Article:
This article is over 6 years old

Bauer Business Focus

Angela Seaworth On How The Oil Bust Is Affecting Houston Nonprofits

Charities count on end-of-year donations for much of their budget.


To embed this piece of audio in your site, please use this code:

<iframe src="" style="height: 115px; width: 100%;"></iframe>
Bauer Angela Seaworth
Angela Seaworth, Director, Center for Philanthropy and Nonprofit Leadership, Rice University

The bell-ringing Santa with his kettle may be one of the most enduring images of the holiday season. But the Salvation Army is hardly the only charity that depends on end-of-year donations. Angela Seaworth heads the Center for Philanthropy and Nonprofit Leadership at Rice University. She joins Andrew Schneider on this week's Bauer Business Focus.


How is the downturn in Houston's economy affecting nonprofits?

"We see an increased demand, particularly for the organizations in the health and human services subsector, where we're trying to really help people meet their basic needs. But at the same time, as people are being displaced from their jobs, we see pledges that are either being cancelled or...rescheduled."

What are they doing to cut expenses as they're being squeezed from those two directions?

"Just like everyone else, they have to start prioritizing what really matters...Professional development and training, that's cut. They don't enter into as many marketing exercises as they normally would...because that's an area that's considered almost extravagant at this point...We haven't had reports of a large number of layoffs. We have had some people talk with us about that, but typically, when we're having to provide more services, that's not a time for nonprofits to really shed staff members and program officers who are providing service."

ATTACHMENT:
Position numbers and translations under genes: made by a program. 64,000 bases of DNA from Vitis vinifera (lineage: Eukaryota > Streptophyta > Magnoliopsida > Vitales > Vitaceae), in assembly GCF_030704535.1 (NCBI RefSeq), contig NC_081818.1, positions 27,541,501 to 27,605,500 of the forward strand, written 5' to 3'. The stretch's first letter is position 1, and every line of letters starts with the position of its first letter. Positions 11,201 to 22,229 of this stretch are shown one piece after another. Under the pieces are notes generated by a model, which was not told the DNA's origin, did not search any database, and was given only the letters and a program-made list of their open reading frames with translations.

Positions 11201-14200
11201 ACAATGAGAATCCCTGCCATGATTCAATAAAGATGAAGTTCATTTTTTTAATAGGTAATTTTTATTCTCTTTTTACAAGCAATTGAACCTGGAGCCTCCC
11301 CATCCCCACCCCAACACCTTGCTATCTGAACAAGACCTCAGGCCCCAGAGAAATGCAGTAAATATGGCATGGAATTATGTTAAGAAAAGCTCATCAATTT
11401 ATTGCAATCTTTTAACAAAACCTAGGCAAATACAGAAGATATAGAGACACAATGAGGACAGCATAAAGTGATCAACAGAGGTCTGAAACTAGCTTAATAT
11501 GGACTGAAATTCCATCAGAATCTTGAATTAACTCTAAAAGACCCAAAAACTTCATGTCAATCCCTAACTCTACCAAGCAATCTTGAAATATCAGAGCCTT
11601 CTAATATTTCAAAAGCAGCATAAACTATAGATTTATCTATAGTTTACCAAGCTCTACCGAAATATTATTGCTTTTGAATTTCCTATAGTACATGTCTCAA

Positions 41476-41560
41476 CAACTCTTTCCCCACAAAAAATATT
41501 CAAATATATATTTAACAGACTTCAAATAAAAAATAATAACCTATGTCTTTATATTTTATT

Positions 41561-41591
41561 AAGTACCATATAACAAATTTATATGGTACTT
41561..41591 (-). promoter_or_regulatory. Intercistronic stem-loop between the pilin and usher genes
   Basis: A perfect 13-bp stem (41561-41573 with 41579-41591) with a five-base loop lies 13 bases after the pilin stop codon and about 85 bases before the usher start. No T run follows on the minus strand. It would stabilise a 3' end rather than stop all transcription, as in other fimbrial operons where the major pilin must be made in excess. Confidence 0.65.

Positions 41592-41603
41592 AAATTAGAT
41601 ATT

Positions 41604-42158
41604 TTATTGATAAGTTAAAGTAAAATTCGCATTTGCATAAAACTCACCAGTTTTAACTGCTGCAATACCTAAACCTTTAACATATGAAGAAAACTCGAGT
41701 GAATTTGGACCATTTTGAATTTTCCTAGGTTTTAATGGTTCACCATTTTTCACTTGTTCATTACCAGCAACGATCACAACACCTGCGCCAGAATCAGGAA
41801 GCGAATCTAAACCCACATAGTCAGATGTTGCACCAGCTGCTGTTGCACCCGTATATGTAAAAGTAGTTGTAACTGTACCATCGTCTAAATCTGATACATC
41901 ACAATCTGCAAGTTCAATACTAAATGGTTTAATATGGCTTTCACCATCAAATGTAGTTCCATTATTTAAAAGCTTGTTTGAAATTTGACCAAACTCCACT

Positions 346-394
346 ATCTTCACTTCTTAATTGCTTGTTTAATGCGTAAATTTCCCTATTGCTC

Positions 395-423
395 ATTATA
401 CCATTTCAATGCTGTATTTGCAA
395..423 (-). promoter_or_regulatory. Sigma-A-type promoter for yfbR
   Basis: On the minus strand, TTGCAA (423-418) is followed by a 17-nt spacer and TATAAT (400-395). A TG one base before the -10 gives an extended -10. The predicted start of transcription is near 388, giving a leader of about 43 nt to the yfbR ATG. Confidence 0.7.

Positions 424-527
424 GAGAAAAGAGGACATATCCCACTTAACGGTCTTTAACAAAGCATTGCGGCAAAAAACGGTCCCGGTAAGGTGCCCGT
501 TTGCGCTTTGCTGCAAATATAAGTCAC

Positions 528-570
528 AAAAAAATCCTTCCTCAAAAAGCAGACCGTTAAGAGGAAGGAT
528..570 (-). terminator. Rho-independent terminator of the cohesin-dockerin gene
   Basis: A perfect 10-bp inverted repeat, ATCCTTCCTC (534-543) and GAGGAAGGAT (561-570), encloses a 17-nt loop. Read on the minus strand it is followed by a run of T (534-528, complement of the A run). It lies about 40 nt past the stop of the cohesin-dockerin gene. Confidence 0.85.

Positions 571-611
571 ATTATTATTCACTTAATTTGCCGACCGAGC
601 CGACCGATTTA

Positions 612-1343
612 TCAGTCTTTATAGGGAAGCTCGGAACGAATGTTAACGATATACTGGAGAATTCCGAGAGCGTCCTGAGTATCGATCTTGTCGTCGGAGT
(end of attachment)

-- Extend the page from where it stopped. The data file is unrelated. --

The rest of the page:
How important is this time of year in particular for nonprofits' fundraising efforts?

"Eighty percent of giving comes from individuals [rather than corporate underwriters], so people are thinking about it, but this time of the year, their generosity is heightened. [New Year's Eve is also the cutoff date for making charitable donations that can be deducted from that year's taxes]...From Thanksgiving until the end of the year is the time that the most donations are given. The second time of year is in April — oddly enough right after taxes are due, when people think, ‘I wish I had a few more deductions there.'"

Subscribe to Today in Houston

Fill out the form below to subscribe our new daily editorial newsletter from the HPM Newsroom.

* required

Andrew Schneider

Andrew Schneider

Politics and Government Reporter

Andrew heads Houston Public Media's coverage of national, state, and local elections. He also reports on major policy issues before the Texas Legislature and county and city governments across Greater Houston. Before taking up his current post, Andrew spent five years as Houston Public Media's business reporter, covering the oil...

More Information